Born in 15th century Florence the third son of an attorney, Machiavelli was neither born of great status or total obscurity. As the son of a man of letters, Machiavelli was afforded an education, an incredible privilege even in the relatively literate world of the Italian city states. For Machiavelli’s early life, the nominally republican Florence was dominated by the Medici family, who had de facto dynastic control over the city. In 1494, according to scholar Marcia Colish, the citizenry of Florence, lead by the firebrand Dominican Girolamo Savonarola, overthrew the Medici family and restored the Florentine republic. Savonarola, an intense critic of excesses in the catholic church, was responsible for the burning of the vanities in which books and art were destroyed. Such religious fanaticism would see him driven from power and executed sometime around 1498. Following Savonarola’s execution and the religious moderation of the republic’s government, Machiavelli received his first posting in the government. Eventually, he would rise to become of the Secretary of War, where he would oversee a successful campaign in Pisa.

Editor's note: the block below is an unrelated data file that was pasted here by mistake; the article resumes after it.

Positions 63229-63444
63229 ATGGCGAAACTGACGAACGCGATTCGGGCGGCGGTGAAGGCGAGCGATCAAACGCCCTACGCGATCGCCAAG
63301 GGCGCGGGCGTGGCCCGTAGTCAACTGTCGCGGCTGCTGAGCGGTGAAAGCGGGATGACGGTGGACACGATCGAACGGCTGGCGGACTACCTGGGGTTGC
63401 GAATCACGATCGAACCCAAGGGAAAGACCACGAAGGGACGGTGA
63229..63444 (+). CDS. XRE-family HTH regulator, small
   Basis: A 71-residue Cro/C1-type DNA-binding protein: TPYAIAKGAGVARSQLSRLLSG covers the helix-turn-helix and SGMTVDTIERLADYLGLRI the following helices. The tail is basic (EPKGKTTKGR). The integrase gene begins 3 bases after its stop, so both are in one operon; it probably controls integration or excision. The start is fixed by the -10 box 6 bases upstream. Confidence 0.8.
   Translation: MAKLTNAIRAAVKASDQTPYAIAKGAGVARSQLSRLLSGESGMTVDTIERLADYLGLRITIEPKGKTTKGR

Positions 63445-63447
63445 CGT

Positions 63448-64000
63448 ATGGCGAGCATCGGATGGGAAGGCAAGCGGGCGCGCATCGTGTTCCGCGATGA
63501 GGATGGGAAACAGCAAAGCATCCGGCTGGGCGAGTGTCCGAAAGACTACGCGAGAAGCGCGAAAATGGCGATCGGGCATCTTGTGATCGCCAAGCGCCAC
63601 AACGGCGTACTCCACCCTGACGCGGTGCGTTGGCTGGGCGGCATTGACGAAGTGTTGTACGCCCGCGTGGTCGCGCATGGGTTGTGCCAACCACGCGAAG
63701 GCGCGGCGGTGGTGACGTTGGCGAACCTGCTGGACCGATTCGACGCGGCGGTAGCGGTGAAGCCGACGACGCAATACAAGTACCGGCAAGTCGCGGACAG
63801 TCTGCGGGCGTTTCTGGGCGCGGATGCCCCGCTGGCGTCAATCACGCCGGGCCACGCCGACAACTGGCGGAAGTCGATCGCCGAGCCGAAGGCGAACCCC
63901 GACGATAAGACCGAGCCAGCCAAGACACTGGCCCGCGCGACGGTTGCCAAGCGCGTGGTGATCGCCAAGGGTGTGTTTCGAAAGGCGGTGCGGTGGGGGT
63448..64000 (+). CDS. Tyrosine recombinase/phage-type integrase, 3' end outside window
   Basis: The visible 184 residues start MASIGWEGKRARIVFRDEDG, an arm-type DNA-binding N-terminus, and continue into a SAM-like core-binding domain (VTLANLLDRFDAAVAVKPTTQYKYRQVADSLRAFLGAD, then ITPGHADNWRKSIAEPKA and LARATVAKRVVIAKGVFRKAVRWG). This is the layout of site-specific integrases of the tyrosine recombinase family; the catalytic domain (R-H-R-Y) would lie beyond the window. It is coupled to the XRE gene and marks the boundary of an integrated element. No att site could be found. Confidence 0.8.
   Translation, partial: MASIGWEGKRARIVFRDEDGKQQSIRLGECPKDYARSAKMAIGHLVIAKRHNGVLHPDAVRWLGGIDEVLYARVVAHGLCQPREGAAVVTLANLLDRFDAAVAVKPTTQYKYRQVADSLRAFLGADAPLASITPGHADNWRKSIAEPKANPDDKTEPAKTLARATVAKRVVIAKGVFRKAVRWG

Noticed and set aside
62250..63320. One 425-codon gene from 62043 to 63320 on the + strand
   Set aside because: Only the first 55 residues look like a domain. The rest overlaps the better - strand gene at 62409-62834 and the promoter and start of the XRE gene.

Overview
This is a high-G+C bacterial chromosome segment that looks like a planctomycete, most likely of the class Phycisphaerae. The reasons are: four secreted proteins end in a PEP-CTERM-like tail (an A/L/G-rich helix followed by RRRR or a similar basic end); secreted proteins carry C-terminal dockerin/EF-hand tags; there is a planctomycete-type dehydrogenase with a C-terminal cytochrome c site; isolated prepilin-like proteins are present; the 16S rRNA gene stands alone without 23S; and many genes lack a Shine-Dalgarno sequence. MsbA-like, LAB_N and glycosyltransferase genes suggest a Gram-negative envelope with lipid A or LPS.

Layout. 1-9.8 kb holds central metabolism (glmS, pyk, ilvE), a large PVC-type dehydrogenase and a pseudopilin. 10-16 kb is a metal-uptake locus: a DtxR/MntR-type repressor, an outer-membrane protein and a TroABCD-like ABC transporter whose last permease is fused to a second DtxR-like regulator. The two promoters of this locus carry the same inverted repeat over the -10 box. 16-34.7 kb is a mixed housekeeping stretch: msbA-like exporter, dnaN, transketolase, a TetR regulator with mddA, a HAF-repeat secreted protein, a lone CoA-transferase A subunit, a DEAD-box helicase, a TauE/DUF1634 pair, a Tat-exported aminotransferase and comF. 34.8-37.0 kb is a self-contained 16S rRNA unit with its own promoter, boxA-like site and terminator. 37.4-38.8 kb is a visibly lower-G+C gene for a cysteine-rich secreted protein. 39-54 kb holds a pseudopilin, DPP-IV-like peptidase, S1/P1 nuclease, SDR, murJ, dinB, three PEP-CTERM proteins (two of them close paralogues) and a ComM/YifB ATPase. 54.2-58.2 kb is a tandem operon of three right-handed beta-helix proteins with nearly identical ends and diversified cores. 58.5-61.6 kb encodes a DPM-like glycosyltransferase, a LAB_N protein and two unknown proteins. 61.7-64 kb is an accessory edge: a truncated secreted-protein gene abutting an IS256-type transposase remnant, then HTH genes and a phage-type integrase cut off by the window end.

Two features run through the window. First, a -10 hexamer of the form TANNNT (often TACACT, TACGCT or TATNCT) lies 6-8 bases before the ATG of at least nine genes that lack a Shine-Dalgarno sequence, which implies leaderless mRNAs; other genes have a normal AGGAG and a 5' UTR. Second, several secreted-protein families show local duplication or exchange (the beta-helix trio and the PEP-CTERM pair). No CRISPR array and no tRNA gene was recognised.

During his public career, Machiavelli worked with and among the prominent political actors in Florence and in the broader Italian Wars. It was here where he made his entrance into the great game of power politics. On the inside of this often brutal machine, Machiavelli would learn his infamous cynicism by observation. Interacting with foreign diplomats, working and fighting against mercenaries, and politicking inside Florence itself, Machiavelli decade and a half of public service gave him the wealth of experience that his later, more famous, career would rest upon. That career which he is know best for today, as an author and political philosopher, would not begin in earnest until his exile at the hands of the victorious Medici family in 1512, following the defeat and destruction of the nascent Florentine Republic. Writing from the countryside, estranged from his beloved Florence, Machiavelli would write several books such as The Art of War and The Discourses. While fascinating, Machiavelli’s most important book was his seminal and most controversial text of political science, The Prince.

Section 1: What is a Machiavellian?